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District responds

Widespread postponements and cancellations.

Rugby in Poverty Bay has been postponed for three weeks, netball won't start before May and Saturday's speedway is off, as efforts to contain the coronavirus ramp up.

New Zealand Rugby decided last night to halt all club and community rugby until April 18.

That followed Netball New Zealand's decision to postpone all winter competitions until at least May 2.

Pre-season programmes, tournaments, workshops and other community competitions, including social leagues, will be halted.

The announcements followed guidance issued by the Government this week that events attracting more than 500 people should be called off to limit spread of the Covid-19 virus.

The Poverty Bay Rugby Football Union posted a message on Facebook last night advising that all contact rugby, including contact training, was “restricted”.

“Obviously, this has a huge impact, not only on our players but also the many coaches and club and school volunteers involved in our game,” the post said.

“While this decision has a huge impact on our rugby community, the impacts of Covid-19 are not selective — it is widespread and impacting everyone. It is important we support each other through these challenging times and come up with practical and positive solutions together.”

New Zealand Rugby said full-contact training could start on April 13 “at this stage” — a position that appears to rule out pre-season games.

Ngati Porou East Coast Rugby Union was to discuss the implications of the postponement with club delegates, coaches and administrators this morning.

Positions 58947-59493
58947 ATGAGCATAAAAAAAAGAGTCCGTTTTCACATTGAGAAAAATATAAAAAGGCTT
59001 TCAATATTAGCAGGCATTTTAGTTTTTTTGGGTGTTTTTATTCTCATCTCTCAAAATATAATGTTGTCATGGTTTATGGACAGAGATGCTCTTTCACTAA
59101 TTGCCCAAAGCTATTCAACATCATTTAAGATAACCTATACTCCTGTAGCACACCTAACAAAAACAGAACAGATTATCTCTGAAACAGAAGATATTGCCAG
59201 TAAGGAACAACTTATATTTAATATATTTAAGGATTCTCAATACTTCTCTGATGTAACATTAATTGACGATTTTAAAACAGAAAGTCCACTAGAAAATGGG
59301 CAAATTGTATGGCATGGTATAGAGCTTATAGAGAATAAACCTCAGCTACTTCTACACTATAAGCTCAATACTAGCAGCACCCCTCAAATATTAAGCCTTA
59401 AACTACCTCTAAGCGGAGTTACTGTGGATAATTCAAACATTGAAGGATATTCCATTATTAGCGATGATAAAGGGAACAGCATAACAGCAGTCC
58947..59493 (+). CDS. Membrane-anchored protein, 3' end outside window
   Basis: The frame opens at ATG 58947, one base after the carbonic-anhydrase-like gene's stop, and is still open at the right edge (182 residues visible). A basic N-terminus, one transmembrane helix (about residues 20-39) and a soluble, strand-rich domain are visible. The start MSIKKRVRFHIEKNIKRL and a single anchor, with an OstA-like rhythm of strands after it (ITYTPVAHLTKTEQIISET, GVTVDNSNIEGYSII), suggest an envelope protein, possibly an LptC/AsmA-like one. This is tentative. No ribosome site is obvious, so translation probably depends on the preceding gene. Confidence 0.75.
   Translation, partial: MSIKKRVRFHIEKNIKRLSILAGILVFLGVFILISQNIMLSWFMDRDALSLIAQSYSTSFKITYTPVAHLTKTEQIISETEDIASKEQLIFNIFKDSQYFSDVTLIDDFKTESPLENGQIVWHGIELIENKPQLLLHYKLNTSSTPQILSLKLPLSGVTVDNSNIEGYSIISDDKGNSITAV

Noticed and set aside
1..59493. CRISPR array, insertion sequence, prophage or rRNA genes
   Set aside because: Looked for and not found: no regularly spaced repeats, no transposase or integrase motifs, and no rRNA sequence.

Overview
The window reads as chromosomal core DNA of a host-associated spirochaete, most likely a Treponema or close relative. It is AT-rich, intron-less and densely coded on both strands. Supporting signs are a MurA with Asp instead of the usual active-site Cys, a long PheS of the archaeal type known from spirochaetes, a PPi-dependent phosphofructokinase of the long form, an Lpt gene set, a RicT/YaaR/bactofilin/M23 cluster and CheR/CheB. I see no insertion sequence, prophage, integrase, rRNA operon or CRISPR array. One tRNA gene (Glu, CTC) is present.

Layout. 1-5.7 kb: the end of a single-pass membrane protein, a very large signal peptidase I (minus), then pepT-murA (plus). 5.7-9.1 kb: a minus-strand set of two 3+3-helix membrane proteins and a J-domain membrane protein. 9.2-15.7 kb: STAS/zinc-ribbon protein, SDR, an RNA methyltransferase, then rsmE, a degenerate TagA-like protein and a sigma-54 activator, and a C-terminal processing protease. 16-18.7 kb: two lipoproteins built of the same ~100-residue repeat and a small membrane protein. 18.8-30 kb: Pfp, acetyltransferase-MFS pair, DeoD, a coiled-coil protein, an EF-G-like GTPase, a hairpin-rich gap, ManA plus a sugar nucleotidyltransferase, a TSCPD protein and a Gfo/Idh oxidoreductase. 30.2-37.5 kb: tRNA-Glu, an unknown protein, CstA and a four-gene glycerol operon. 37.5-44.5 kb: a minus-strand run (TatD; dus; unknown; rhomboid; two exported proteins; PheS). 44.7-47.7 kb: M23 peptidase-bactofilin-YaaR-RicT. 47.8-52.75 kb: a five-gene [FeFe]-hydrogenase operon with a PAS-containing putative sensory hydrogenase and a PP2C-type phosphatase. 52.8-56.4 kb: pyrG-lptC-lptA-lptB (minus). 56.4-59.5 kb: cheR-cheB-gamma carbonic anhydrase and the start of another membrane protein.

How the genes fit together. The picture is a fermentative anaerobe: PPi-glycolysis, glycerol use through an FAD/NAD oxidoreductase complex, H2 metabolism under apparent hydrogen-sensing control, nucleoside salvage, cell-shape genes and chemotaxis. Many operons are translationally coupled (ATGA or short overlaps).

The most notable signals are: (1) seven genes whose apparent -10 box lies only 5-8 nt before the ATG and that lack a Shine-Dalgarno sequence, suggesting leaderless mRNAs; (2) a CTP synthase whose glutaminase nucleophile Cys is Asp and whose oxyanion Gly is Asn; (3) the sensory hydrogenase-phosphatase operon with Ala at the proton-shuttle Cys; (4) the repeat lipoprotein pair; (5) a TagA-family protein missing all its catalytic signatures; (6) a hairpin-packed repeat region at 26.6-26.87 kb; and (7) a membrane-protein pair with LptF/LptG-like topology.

The Gisborne Netball Centre board met last night.

“The courts will not be open for any training or further netball sessions until four weeks before our start date,” centre manager Allisa Hall said.

“All Year 1 to 6 coaching workshops are also postponed.”

Gisborne Speedway Club has postponed its meeting planned for this Saturday night.

Eastland Group Raceway was to host the Metalco Teams Demolition Derby.

“We also had a contingent of out-of-town stockcars coming, along with saloons and sidecars to support those classes,” club president Clyde McGrory said.

“It‘s disappointing to have to call it off, but we totally respect the safety of our fans, our drivers and the community in general at this difficult time.”

McGrory said they hoped to run the meeting during winter.

The April 3-4 final meeting may go ahead.

“We are mindful of the health crisis and will make a decision on that final meeting nearer the time.

“If we are unable to run it, we will stage it in late October as an introduction to the 2020-21 season.”

All events on the School Sport NZ national calendar have been suspended.

Impact on sporting community may be 'far-reaching'

Rowing's Maadi Cup, which was to start on March 30 at Lake Ruataniwha, is one big casualty.

The North Island and South Island Secondary Schools Athletics Championships scheduled for April 4 and 5 have been cancelled.

Senior representative Tairawhiti softball sides were to take the field next week in fixtures against New Zealand Defence Force teams but the tour has been cancelled.

The softball tour was to double as a recruitment drive for the Defence Force on the East Coast but was cancelled on health and safety grounds.

It would have been the first time in years that Tairawhiti senior representative sides had got on the park and it now won't happen before next summer.

The Defence Force hopes to run the tour next season.

Tairawhiti senior softball club finals are due to go ahead at Waikirikiri Park on Saturday.

The women's final is to start at 11am and the men's final at 3pm — the difference in timing was designed to limit crowd numbers.